Last month, a 33-year-old man from Leasburg, Missouri, receives a revolutionary form of highly accurate radiation treatment.
Steven Osborne has a rare type of cancer called chondrosarcoma at the base of his skull. He will be undergoing a 30- to 45-minute session each weekday for seven weeks at S. Lee Kling Proton Therapy Center at Washington University Medical Center. Patients eligible for the therapy at the center have cancer near vital organs such as the spine, brain, heart and eyes.
« Proton therapy is unique because it allows for very precise adjustments to the radiation beam, so we can precisely target tumors, » said Jeffrey Bradley, MD, director of the Proton Therapy Center. « It helps to minimize damage to surrounding tissue and is especially useful when treating growing children. For example, treatment of a brain tumor such as Osborne’s with proton therapy may be less likely to result in blindness or other complications », said Bradley.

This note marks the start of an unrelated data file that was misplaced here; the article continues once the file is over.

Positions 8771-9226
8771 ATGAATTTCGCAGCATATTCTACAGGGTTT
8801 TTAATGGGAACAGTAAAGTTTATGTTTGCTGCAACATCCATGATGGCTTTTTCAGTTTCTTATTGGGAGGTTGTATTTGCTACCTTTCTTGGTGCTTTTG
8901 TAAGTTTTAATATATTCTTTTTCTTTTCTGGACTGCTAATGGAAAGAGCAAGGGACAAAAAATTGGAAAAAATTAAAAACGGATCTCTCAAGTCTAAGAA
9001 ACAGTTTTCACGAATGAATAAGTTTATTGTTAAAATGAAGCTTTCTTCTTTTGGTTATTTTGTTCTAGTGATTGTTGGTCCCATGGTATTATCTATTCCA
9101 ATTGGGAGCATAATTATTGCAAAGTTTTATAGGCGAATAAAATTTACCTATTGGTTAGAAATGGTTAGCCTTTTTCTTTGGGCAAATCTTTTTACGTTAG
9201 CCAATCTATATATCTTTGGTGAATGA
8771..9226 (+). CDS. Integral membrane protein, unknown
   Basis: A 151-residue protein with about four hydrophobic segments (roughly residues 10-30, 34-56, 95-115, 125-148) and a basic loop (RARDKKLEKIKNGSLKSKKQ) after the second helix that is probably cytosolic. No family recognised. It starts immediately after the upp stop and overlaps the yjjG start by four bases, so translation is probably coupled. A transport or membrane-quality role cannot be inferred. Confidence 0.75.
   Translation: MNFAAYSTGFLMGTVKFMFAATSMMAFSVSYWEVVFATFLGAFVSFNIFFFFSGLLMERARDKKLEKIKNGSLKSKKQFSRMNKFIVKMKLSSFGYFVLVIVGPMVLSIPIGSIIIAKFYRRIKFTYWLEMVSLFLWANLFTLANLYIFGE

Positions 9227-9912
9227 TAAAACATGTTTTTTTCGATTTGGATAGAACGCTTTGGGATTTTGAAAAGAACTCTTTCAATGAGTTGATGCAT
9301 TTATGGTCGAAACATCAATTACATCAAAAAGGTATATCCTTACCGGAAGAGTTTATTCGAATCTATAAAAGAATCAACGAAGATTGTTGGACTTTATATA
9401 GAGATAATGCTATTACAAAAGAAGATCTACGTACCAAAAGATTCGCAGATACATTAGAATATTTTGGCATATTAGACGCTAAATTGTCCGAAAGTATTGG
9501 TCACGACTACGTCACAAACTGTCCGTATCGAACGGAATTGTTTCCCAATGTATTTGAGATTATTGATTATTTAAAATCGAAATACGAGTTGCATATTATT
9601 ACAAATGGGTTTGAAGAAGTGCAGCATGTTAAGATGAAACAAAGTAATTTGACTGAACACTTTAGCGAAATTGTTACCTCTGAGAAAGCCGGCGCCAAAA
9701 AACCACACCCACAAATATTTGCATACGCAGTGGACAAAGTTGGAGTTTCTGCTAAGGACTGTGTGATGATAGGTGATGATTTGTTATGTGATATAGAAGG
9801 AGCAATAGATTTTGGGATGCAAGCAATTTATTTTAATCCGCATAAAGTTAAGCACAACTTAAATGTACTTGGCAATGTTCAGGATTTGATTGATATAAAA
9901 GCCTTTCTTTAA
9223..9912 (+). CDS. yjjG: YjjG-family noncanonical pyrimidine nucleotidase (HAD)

A superconducting synchrocyclotron proton accelerator is a key component of the new proton therapy system. « Our team of Washington University radiation oncologists and physicists has been instrumental in developing treatment planning and quality-assurance processes for this technology, » Bradley said. « We’re now focused on using it to provide the best possible care for our patients. »
The S. Lee Kling Proton Therapy Center plans to treat 20 to 25 patients a day. Treatment typically will require daily 30-minute sessions for two months. The center will serve the Midwest. The next closest location offering proton therapy is 225 miles away.